Indonesia’s secret forests: Underground water world

In Java’s cultural heartland, a hidden world of caverns, clear water and mysterious creatures is an ecosystem like no other

Indonesia - Gunung Sewu, on the Indonesian island of Java, takes its name — which means “thousands of mountains” — from its sweeping landscape of conical hills. The area, which is a UNESCO geopark, stretches 120 kilometers east to west from the hills to the coast.

But its real treasure lies deep underground, in a mysterious world of rivers and caverns, adorned with crystals, stalactites and stalagmites and inhabited by unusual creatures. Sculpted by water over millions of years, this subterranean system is a magnet for adventure seekers and a key reservoir for local communities.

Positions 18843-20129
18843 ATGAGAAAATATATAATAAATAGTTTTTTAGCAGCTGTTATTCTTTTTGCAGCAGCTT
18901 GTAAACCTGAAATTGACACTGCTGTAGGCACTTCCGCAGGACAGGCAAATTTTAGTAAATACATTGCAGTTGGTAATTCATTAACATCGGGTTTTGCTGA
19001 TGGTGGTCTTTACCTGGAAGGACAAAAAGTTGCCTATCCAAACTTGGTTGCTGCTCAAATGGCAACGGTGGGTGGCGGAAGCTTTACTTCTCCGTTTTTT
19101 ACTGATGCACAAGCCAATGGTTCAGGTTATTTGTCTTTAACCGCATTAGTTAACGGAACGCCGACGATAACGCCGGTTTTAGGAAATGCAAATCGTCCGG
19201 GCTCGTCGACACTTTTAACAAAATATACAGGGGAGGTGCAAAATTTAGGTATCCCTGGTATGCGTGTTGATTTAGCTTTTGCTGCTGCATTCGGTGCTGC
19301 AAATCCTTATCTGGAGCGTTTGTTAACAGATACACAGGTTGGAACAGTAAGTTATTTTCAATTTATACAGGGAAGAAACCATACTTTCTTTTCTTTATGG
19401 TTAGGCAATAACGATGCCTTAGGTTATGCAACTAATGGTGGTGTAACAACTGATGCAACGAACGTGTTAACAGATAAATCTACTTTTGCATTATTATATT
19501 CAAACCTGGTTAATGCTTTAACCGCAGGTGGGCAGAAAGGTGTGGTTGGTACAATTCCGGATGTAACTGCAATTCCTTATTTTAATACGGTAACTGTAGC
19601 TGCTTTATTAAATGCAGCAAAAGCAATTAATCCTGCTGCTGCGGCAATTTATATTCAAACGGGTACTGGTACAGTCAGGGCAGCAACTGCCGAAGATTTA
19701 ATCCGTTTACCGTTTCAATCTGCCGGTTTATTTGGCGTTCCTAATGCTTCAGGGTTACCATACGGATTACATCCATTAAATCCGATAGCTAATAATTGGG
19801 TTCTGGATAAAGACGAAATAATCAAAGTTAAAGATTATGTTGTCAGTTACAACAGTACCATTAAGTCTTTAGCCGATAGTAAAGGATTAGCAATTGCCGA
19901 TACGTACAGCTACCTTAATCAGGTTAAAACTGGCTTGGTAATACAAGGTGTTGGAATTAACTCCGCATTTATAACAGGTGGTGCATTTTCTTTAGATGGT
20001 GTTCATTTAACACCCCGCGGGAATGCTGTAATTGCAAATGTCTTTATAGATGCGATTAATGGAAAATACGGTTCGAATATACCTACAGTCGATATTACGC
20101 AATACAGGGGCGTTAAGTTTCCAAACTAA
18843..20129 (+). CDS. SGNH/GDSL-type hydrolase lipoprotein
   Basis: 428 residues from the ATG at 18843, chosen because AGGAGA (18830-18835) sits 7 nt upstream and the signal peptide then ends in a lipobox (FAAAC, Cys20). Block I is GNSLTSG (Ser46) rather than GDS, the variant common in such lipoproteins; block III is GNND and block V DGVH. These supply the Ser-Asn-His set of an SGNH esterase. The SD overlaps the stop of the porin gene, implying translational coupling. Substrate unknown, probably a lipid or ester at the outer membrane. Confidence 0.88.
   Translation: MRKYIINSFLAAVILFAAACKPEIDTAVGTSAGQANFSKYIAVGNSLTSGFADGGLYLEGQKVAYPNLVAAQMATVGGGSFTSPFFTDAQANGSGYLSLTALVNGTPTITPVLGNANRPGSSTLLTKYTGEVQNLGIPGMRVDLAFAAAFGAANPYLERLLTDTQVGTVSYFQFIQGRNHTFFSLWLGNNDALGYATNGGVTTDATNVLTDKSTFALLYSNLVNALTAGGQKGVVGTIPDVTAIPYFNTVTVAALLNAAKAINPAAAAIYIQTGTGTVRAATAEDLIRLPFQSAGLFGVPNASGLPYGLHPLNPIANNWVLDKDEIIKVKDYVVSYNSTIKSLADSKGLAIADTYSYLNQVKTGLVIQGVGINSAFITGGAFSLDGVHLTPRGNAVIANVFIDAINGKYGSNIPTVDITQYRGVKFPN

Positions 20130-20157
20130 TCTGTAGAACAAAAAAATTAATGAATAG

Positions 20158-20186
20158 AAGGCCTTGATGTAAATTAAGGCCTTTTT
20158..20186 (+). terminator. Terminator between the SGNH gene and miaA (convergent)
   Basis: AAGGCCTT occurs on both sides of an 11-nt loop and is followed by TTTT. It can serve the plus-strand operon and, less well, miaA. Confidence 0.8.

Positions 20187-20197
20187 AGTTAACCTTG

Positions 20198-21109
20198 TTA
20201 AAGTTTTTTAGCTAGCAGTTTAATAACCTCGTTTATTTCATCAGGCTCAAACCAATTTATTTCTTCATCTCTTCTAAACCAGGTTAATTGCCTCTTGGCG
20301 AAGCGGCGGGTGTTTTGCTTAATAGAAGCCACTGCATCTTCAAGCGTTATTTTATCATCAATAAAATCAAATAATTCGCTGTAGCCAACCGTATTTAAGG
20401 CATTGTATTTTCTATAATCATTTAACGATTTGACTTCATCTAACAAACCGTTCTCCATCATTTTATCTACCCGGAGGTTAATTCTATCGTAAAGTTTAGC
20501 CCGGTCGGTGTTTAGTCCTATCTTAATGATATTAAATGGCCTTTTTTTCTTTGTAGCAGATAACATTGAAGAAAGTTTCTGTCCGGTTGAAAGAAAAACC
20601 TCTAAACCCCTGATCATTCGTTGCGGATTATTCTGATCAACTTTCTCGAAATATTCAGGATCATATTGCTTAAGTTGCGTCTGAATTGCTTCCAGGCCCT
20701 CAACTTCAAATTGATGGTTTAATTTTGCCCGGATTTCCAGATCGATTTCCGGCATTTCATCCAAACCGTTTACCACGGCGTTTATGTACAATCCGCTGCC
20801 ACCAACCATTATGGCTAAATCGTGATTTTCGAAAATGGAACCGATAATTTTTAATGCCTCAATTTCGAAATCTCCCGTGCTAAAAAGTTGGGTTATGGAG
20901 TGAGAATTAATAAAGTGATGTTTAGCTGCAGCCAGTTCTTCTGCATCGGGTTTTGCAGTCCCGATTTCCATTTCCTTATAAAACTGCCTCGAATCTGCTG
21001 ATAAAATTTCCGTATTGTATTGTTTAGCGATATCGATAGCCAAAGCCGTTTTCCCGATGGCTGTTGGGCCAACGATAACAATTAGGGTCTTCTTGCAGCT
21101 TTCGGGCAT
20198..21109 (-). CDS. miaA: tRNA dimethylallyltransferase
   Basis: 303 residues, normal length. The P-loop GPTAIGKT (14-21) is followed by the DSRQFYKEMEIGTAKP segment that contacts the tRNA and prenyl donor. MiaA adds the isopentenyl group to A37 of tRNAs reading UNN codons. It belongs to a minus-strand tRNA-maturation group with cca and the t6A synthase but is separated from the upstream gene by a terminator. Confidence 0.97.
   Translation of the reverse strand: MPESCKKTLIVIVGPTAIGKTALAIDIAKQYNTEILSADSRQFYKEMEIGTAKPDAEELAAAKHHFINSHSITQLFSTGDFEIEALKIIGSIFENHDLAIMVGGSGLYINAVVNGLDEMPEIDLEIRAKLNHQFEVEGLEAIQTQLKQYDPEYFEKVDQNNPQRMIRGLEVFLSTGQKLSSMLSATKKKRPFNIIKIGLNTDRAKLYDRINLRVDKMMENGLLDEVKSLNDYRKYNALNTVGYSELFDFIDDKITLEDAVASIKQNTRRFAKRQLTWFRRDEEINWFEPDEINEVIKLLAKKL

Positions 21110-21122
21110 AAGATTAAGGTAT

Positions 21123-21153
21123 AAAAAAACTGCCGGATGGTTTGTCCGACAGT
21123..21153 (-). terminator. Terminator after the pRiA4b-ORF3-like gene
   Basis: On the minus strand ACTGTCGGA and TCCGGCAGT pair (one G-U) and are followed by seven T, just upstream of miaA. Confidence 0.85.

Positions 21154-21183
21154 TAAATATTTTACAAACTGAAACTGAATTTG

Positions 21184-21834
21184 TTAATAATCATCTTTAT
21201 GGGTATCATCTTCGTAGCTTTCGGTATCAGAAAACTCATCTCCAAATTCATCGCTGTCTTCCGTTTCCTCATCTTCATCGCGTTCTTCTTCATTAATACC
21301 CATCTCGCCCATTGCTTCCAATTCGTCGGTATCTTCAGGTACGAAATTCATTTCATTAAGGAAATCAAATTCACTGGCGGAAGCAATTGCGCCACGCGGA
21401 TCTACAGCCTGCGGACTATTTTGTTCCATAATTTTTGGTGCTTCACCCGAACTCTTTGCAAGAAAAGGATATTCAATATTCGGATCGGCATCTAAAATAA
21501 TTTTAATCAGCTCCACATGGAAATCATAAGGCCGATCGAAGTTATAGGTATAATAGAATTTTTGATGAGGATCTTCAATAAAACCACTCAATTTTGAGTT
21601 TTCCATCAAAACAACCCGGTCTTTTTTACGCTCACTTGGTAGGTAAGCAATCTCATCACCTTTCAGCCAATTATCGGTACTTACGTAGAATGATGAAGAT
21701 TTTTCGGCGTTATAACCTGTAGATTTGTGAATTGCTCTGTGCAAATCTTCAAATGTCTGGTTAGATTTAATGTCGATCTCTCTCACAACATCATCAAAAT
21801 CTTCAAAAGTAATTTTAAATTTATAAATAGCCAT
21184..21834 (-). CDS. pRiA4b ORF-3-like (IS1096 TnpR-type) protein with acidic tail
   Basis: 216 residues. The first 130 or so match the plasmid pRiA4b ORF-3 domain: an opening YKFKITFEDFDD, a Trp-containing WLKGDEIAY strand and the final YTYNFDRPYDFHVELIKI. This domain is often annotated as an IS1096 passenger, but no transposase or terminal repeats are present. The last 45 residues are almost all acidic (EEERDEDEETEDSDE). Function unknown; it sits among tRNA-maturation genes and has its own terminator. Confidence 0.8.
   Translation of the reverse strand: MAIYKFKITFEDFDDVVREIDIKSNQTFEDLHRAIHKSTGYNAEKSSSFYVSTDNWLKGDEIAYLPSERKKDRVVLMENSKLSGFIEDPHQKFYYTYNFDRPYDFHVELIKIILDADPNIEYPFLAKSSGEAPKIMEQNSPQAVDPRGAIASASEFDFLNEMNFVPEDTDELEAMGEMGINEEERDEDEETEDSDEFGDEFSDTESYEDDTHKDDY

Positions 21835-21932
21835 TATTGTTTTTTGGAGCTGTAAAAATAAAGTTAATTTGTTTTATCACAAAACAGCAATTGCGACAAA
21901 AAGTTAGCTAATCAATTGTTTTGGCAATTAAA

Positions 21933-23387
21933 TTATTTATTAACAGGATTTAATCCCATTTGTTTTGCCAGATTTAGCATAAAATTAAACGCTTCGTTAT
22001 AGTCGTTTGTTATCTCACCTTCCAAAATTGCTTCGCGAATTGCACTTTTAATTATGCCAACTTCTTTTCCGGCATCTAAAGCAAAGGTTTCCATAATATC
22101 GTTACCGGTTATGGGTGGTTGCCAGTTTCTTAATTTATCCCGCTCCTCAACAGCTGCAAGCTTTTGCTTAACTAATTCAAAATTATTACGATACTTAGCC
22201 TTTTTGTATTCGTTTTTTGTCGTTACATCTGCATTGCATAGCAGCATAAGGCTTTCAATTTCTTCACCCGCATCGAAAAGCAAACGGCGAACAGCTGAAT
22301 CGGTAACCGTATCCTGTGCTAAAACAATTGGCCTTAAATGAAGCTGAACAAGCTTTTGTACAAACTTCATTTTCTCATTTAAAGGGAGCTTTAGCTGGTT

But erosion, pollution and overuse threaten to contaminate the water and harm the unusual geological formations. Scientists say planning and careful management are needed to safeguard the system and ensure that it continues to provide enough clean water for the hundreds of thousands of people who depend on it.

This research forms part of the CGIAR Research Program on Forests, Trees and Agroforestry, which is supported by CGIAR Fund Donors.
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